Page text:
TL;DR: High-resolution spatial maps of the global abundance of soil nematodes and the composition of functional groups show that soil nematode are found in higher abundances in sub-Arctic regions, than in temperate or tropical regions.
Abstract: Soil organisms are a crucial part of the terrestrial biosphere. Despite their importance for ecosystem functioning, few quantitative, spatially explicit models of the active belowground community currently exist. In particular, nematodes are the most abundant animals on Earth, filling all trophic levels in the soil food web. Here we use 6,759 georeferenced samples to generate a mechanistic understanding of the patterns of the global abundance of nematodes in the soil and the composition of their functional groups. The resulting maps show that 4.4 ± 0.64 × 1020 nematodes (with a total biomass of approximately 0.3 gigatonnes) inhabit surface soils across the world, with higher abundances in sub-Arctic regions (38% of total) than in temperate (24%) or tropical (21%) regions. Regional variations in these global trends also provide insights into local patterns of soil fertility and functioning. These high-resolution models provide the first steps towards representing soil ecological processes in global biogeochemical models and will enable the prediction of elemental cycling under current and future climate scenarios.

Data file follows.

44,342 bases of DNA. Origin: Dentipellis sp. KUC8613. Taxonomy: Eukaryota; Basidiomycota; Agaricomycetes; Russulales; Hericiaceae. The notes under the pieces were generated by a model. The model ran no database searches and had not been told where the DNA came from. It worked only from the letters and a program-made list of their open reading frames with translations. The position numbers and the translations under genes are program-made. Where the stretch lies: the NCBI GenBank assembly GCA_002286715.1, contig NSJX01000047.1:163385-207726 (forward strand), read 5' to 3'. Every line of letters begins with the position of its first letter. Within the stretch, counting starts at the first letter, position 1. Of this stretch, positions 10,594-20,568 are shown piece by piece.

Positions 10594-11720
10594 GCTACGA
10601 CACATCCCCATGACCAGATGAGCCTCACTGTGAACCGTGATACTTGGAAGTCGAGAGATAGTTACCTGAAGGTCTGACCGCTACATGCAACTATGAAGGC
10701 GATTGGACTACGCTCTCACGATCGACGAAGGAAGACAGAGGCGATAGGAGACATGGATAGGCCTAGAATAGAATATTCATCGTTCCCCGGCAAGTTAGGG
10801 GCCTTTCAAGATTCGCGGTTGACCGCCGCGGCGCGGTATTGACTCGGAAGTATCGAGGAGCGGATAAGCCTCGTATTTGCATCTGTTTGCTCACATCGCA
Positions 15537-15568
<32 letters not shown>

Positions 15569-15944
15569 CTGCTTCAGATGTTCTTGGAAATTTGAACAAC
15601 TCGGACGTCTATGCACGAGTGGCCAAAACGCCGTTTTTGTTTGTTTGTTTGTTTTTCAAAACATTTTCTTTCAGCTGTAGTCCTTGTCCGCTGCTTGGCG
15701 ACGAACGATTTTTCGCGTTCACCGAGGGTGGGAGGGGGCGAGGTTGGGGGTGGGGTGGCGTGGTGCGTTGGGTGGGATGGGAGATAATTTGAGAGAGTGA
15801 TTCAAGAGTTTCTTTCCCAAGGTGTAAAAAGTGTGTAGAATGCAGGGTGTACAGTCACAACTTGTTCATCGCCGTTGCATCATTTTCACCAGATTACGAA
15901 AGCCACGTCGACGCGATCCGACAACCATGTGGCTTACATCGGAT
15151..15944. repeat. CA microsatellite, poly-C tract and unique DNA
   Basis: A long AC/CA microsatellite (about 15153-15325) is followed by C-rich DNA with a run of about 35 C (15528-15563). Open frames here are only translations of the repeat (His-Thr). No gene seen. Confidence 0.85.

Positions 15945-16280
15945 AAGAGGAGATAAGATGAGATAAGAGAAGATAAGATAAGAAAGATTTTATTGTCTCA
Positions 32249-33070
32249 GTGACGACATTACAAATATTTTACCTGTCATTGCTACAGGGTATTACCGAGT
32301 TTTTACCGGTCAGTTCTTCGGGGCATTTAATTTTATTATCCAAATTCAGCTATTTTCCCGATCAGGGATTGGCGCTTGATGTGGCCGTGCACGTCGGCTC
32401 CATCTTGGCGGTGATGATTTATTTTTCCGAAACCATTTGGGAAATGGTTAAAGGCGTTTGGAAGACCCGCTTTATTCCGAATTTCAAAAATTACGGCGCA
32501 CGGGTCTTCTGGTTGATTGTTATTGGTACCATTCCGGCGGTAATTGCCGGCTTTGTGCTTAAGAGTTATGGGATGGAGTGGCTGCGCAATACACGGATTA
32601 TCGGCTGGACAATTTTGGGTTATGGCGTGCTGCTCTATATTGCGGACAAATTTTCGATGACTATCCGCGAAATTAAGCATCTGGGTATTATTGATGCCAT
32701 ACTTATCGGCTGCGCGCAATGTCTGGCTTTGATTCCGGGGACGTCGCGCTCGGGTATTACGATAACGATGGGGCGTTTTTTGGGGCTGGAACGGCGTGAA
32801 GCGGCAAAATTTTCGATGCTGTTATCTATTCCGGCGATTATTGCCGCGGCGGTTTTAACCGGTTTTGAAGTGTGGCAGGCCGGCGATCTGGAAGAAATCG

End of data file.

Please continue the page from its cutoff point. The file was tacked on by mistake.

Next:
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|Kevin M. Brindle||70||296||19633|
|Peter G. Jones||69||2432||34349|
|José M. Martínez-Zapater||57||151||10478|
|John P. Fackler||54||253||8995|
|José María García-Ruiz||51||179||8881|
|Francisco J. Heredia||49||253||7726|